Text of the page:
There are plenty of drugs that can bring on sleep, but they have well known drawbacks. They tend to suppress the restorative dream state known as REM. They lose their effect over time. They're addictive if used too often, and at high doses they can kill you. Researchers have yet to report any of these problems with melatonin. When government scientists set out to find melatonin's "LD 50"—the dose that's lethal to 50 percent of the animals receiving it—they couldn't make a rich enough concentrate to kill a mouse. And when researchers fed human volunteers 6 grams (6000 mg) of the stuff every night for a month, stomach discomfort and some residual sleepiness were the only reported side effects.

Even so, experts differ sharply on whether melatonin should be sold like seaweed in health stores. "Every time someone writes about this stuff," says Wurtman, "I get the sinking feeling that more people are going to run out and take it." Wurtman is as excited as anyone about the hormone's potential. His own company, Interneuron Pharmaceutical, has a patent pending on a melatonin-based sleeping pill (the chemical itself can't be patented). But he worries that we know less about the hormone that we think we do. "Is it safe to take while you're pregnant?" he asks. "Is it safe to take with Prozac? No one really knows." If the FDA regulated melatonin as a drug, manufacturers would have to address such questions before marketing it. They would also have to show that their ingredients were pure and their production methods sound. Says Wurtman, "You'd have a better idea of what you were buying."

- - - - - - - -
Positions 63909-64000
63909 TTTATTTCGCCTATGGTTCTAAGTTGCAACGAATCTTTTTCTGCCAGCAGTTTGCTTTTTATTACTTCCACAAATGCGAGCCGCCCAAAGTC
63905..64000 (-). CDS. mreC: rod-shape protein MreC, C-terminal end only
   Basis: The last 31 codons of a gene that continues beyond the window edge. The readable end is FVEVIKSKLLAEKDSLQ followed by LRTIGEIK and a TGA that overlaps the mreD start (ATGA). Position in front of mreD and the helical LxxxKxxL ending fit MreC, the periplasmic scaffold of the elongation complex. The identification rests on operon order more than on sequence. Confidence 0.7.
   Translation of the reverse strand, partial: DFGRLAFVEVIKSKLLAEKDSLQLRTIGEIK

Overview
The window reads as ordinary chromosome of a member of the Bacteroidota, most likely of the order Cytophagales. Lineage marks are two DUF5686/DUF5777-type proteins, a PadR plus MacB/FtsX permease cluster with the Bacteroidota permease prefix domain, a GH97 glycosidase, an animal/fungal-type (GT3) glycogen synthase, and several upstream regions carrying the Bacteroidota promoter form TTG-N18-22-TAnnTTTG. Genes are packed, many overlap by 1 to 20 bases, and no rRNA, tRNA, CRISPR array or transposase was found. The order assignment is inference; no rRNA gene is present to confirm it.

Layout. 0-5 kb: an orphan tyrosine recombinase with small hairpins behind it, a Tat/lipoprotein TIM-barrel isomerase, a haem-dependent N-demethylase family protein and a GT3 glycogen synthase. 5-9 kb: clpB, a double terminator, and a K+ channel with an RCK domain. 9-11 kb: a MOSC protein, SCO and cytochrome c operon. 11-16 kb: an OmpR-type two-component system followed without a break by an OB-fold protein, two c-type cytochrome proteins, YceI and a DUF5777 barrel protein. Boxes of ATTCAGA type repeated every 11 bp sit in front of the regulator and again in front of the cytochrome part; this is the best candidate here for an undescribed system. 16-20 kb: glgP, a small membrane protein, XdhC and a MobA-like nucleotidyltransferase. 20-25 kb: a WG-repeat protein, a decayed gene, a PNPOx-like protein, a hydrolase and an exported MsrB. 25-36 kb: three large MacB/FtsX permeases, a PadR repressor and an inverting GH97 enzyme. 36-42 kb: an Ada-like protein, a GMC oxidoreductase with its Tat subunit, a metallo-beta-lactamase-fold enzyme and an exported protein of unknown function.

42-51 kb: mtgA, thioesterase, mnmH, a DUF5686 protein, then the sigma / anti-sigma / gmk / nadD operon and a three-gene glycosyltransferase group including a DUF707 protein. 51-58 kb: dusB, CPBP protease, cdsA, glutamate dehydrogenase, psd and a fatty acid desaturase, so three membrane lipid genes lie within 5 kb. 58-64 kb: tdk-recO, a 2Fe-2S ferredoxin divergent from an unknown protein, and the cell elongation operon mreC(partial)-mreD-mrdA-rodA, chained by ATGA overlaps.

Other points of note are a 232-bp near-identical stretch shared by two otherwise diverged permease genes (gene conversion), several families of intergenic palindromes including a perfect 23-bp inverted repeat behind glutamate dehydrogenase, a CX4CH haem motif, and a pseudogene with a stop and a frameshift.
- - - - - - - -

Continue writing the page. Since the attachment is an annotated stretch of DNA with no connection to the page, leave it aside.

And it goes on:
For now, consumers are stuck deciding for themselves whether to trust what they read on a label. There's no reason to assume that melatonin is any more hazardous than other unregulated supplements. And as enthusiasts like to point out, regulated prescription drugs still carry plenty of risks. So far, the FDA has shown little interest in controlling melatonin. The agency simply warns users that they take it "without any assurance that it is safe or that it will have any beneficial effect." It's a worthy admonition, but it's not likely to turn people away. The promise is too rich: a good night's sleep, complete with dreams of a rip-roaring 105th birthday party.

With Jamie Reno in San Diego, Mary Hager in Washington and Amy Salzhauer in New York.

From Newsweek. August 7© 1995. Newsweek lnc. All rights reserved.

Reprinted with permission.